In the last several posts, we surveyed the innovative things we can do with the Nielsen, IRI, SPINS and other syndicated data that you’ve been buying for years. Now it’s time to turn inward and look at household panel data.
Few CPG companies extensively mine their own panel data, instead relying on syndicated data almost exclusively. These companies focus on the fact that syndicated data gives them a view of the entire market, and not just their own shoppers. But, when panel data is used, it’s often too generic (buyer count, purchase frequency, etc.), to be useful. There’s rarely a story or strategic information on which they can act.
Successfully wielding panel data requires a core understanding of the basics and a certain amount of creativity. Let’s begin with loyalty shoppers.
The first loyalty measure we're going to talk about can be mined from your panel data. It’s not a provided measure; you have to create it. But with a bit of legwork, it’s readily attainable data that’s actually quite useful.
It’s called Purchases per Repeater, and it can help you determine the extent to which you have a franchise that inspires repeat hardcore loyalty in its customer base. Here’s the equation:
PB is Purchases per Buyer, and r represents your Repeat Rate, which is the percentage of buyers making two or more purchases.
TABS Analytics once worked with a sports fitness provider, and even though most buyers of their nutrition bar were not repeat customers, the PR helped us identify the existence of a small group of “superfans” who bought over and over again.
When industry people talk about loyalty, it’s usually exclusively in reference to a metric called Share of Requirements (SOR). Of those who are buying in the category for a particular brand, it represents the percentage of the category requirements allocated to that brand. Look at the following chart:
The SOR for dollars and units are at the top. 42% of Pine Mountain buyers spend their category dollars on that brand. However, people tend to ignore the question of brand loyalty after examining that one figure. There’s significantly more to brand loyalty than that, and you need to look at it from various perspectives to get a true sense of customer loyalty.
At first glance, the $ SOR of Pine Mountain show it at a slight disadvantage to Duraflame, but still within striking range. The Unit SOR tells a somewhat different story, with only 29% of the category going to Pine Mountain. This could be easily forgiven, given the stronger $ SOR.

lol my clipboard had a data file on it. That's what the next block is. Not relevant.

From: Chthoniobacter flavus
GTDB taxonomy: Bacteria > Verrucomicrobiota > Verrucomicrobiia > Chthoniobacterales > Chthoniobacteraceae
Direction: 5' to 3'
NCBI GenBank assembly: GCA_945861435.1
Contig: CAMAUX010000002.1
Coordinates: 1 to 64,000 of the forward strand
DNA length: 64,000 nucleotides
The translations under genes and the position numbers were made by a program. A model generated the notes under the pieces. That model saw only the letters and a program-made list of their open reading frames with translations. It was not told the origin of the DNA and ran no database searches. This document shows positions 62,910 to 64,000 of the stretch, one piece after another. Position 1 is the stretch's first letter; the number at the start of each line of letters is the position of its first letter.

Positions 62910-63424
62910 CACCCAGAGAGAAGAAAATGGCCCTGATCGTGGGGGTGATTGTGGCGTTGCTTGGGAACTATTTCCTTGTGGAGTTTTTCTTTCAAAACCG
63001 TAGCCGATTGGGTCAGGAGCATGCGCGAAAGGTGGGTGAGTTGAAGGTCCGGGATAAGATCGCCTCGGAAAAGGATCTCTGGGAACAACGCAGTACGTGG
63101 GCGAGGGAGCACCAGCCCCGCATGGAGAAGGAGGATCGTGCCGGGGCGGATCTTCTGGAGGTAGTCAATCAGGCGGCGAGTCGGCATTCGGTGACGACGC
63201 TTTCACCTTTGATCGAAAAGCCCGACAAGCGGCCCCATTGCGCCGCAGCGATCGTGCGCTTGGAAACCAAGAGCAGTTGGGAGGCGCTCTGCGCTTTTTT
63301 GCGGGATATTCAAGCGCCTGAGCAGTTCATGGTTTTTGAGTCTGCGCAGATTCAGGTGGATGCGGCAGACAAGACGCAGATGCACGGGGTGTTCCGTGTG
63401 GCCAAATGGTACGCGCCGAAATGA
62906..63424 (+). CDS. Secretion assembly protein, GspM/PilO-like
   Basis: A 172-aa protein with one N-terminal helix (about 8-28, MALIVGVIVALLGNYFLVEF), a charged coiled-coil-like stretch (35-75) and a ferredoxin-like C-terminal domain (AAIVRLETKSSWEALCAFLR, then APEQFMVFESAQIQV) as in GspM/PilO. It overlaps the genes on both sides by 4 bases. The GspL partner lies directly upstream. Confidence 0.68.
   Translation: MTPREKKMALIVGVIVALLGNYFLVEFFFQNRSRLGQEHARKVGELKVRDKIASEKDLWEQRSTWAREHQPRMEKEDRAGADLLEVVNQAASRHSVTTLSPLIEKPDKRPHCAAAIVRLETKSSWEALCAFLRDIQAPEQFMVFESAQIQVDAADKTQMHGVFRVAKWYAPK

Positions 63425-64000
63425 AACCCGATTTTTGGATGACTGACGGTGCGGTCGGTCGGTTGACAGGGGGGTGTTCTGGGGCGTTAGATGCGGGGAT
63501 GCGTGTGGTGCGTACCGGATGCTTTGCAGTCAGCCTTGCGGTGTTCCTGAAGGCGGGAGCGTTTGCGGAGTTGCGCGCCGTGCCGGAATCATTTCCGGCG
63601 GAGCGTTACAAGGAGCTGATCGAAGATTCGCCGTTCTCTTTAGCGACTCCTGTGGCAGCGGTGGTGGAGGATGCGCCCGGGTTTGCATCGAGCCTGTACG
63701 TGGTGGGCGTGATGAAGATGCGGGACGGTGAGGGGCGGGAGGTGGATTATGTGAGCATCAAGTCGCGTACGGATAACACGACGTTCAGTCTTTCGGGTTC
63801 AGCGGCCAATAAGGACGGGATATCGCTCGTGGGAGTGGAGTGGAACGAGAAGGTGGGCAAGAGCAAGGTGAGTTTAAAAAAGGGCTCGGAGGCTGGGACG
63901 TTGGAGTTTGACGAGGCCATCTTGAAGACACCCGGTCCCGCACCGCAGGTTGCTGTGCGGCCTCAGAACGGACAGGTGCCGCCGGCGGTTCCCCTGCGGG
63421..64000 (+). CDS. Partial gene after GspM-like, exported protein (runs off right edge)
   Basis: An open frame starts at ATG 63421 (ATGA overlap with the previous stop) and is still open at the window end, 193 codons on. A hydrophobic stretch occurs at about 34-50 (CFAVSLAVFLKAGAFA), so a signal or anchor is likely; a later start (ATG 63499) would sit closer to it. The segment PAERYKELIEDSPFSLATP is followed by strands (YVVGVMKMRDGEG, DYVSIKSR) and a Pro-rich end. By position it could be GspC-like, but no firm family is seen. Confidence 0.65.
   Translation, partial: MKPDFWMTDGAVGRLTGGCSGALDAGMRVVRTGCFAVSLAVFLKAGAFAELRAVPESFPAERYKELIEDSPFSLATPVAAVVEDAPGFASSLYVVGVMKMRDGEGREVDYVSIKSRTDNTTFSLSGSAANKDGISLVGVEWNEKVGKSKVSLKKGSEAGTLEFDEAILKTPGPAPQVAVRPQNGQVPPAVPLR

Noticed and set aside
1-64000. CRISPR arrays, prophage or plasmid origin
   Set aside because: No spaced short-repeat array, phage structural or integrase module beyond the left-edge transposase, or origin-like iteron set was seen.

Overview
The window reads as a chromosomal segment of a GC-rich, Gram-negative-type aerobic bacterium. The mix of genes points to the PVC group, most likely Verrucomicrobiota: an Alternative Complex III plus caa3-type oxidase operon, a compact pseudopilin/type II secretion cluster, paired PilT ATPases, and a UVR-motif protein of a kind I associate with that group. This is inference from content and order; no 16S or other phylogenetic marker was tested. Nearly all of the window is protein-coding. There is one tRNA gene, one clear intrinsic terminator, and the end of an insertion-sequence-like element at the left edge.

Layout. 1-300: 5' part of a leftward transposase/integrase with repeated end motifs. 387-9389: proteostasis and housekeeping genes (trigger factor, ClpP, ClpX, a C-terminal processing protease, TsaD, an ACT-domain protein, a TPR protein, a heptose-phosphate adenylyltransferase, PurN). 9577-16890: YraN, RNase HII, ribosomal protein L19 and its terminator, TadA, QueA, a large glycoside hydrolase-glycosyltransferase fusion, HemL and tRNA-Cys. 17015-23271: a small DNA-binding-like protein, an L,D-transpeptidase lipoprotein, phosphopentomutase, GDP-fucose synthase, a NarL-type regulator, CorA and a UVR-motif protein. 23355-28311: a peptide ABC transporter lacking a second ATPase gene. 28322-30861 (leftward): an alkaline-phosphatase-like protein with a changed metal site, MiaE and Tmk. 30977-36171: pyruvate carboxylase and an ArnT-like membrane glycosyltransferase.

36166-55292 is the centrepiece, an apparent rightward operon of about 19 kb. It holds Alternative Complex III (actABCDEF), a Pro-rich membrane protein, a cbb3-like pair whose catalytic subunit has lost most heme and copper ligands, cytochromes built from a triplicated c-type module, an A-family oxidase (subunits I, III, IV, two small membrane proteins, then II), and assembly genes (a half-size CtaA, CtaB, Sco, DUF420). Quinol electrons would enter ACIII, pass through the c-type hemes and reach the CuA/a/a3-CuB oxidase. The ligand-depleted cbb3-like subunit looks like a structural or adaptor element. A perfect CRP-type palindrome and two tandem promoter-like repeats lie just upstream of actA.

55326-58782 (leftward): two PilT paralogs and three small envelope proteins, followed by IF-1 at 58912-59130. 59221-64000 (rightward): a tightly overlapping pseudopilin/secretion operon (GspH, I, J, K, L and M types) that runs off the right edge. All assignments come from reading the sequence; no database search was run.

But Pine Mountain also has a weaker showing in Repeat Rate, at only 25%. Of course, the repeat rate can be greatly influenced by distribution, which we discovered to be spotty in the case of Pine Mountain.
It’s important to note that certain brands, particularly the more innovative ones, tend to draw customers away from marginal category buyers. Some brands tend to show poor loyalty rates precisely because they’re bringing in these marginal buyers. To keep such brands from being unfairly dismissed, we used an adjustment called Measured Repeat, which takes the repeat rate for the brand and divides it by the repeat rate for the category.
Next is a basic measure called Purchases per Buyer, where Pine Mountain is also under performing compared to its competitors. But finally, we arrive at the first metric we discussed, Purchases per Repeater. Aside from the SOR, it shows the most extreme deviation between the brands in our example, with Pine Mountain again being the weakest.
In cases where a brand is weak on this measure, it is almost certainly due to a problem with the product. You can’t explain it away with distribution differences, because it includes only those customers who have already found you. As they’ve already bought it once, it’s also difficult to explain away with price differences, unless it’s a price/value issue, where it didn’t deliver the expected quality. We’ve actually managed to find and flag several product quality issues, merely by looking at this measure. Conversely, a strong showing in this measure can reveal the existence of previously unknown brand strengths.
Retailers often view equity as synonymous with loyalty, but there’s a crucial difference. Loyalty is the degree to which a buyer of a specific brand continues to buy that brand rather than other, similar brands. Equity is the degree to which a brand can successfully migrate their consumers in an established category into new categories where a brand competes.
Loyalty = “I like Brand X hair gel. It gives me the hold I need without flaking. I think I’ll stick with it.”
Equity = “I like Brand X hair gel. I see that it also makes shampoo and conditioner. I’ll give them a try.”
We consistently find that, although many brands have high brand loyalty, very few have brand equity. A lot of manufacturers confuse the two, leading them to ill-advisedly enter markets due to loyalty in a different category.
One famous example is Gillette, which enjoys off-the-charts loyalty in their non-disposable razor blade refills. They have made numerous attempts to expand into categories such as hair care, with limited success.
Fortunately, to help avoid costly mistakes, we can measure equity. Look at the chart below: